Poor 'left behind' at climate talks
A critical UN conference aimed at agreeing a new global approach to climate change is set to open in Paris.
The meeting, known as COP21, will see negotiators from 195 countries attempt to finalise a new treaty over the next two weeks.
Political leaders from 147 countries will address the conference throughout Monday.
But the poorest countries say they fear being "left behind" in the push to agree a deal.
The French government will officially take over the running of the talks during the opening ceremony on Monday.
Police have locked down the conference centre in Le Bourget, closing roads in the area amid strict security for the leaders' visit.
Presidents and prime ministers will address the gathering amid a growing sense of optimism that an agreement can be secured.
"It will be the turning point, which is what the world requires," said French Foreign Minister Laurent Fabius at a news conference over the weekend. Fabius will chair the conference until it reaches a conclusion.
Boost for solar
The leaders, who will only stay at the meeting for one day, are likely to make a number of significant announcements during the day to boost the fight against rising temperatures.
France and India will announce a global alliance that aims to bring together 100 solar-rich countries in tropical regions to rapidly expand the availability of electricity from the Sun.
There are also expected to be announcements on funding for renewable energy research.
But among the warm words and good intentions, there are growing concerns among the very poorest countries that their interests might be sacrificed in the clamour for compromise.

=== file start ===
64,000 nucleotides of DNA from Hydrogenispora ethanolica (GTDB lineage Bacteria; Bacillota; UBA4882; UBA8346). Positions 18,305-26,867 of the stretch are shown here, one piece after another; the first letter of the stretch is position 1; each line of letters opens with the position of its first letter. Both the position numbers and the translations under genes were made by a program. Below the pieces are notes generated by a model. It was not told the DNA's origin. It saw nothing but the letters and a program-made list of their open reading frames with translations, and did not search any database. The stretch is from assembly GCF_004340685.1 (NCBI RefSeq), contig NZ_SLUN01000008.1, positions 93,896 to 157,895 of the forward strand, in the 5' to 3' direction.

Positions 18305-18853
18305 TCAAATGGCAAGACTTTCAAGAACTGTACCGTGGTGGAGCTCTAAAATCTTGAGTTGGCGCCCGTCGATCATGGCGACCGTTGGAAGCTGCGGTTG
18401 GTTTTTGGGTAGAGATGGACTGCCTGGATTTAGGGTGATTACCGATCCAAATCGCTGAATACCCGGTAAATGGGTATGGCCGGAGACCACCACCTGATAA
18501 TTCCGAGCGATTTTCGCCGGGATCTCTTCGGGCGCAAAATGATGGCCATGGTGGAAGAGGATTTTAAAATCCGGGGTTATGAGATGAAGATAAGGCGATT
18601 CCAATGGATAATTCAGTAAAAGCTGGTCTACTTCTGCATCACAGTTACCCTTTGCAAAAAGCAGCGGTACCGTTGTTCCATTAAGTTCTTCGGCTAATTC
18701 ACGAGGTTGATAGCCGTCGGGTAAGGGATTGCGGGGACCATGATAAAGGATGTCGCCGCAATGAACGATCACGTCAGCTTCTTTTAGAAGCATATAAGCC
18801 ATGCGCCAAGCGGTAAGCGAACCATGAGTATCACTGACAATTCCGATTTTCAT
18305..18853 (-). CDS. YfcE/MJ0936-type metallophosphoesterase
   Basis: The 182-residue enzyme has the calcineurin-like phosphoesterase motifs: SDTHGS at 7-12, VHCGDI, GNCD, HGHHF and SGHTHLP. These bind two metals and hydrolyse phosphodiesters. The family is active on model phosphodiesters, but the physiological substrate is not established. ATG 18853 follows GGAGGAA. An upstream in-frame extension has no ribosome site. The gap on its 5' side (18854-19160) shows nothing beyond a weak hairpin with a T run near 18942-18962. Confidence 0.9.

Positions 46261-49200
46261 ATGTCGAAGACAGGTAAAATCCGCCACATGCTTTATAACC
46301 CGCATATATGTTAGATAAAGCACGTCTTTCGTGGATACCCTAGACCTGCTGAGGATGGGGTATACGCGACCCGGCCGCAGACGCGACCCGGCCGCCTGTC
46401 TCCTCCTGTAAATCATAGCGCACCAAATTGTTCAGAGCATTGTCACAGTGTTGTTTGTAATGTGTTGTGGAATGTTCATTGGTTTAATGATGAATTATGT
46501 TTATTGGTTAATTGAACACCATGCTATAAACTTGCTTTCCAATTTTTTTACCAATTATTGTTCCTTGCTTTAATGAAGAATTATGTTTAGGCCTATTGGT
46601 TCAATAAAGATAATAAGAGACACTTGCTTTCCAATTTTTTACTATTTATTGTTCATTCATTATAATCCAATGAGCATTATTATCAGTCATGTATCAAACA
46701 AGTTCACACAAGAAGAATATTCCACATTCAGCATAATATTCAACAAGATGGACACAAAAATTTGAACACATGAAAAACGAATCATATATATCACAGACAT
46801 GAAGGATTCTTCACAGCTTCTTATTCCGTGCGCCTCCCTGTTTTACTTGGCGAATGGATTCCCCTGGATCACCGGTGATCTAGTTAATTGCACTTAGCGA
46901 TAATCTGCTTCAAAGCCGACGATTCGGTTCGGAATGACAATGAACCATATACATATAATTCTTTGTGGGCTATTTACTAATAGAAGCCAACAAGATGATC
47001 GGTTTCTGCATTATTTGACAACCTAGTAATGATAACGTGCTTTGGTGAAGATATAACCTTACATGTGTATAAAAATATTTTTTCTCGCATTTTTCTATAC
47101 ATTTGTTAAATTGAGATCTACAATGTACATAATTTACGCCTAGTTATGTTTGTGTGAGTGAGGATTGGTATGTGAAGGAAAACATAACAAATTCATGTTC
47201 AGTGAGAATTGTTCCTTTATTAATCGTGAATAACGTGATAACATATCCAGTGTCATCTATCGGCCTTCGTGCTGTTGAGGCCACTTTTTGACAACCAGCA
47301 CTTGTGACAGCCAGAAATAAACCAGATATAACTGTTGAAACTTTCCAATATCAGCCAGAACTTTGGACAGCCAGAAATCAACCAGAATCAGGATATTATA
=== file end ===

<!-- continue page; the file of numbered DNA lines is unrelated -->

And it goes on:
Most of the discussions here will revolve around a new deal that would limit global warming to 2C.
Assessments of the more than 180 national plans that have been submitted by countries suggest that if they were implemented the world would see a rise of nearer to 3C.
However, the 48 members of the least developed countries (LDC) group at these talks say that for them, anything more than 1.5 degrees would be catastrophic.
"For the LDCs, economic development, regional food security, ecosystems, and the very survival of their populations and livelihoods are at risk if talks aim only for a 2C world," said Giza Gaspar Martins from Angola.
"The heads of state will be in Paris to set the tone for the negotiations. We renew our call for an ambitious, robust and binding climate deal that does not leave behind the most vulnerable among us."
While the arrival of the leaders will give a significant boost to the conference, the practical difficulties of securing a deal have not gone away.
At present the negotiating text runs to more than 50 pages of dense text, filled with brackets, indicating disagreement.
Teams of negotiators actually began the work on Sunday conscious of the fact that so many issues remain unresolved.
The hope is that, by the end of this week, a new draft agreement will be ready for environment ministers to haggle over during the second half of the conference.
One of the biggest differences is said to be over what's termed "differentiation" in the talks.
The US and other wealthy countries object to the fact that in these negotiations, a country is determined to be developed or developing based on its wealth when this body was formed back in 1992.
They argue that any new deal must accurately reflect the current position, meaning that a larger number of countries would have to share the burden of cutting carbon.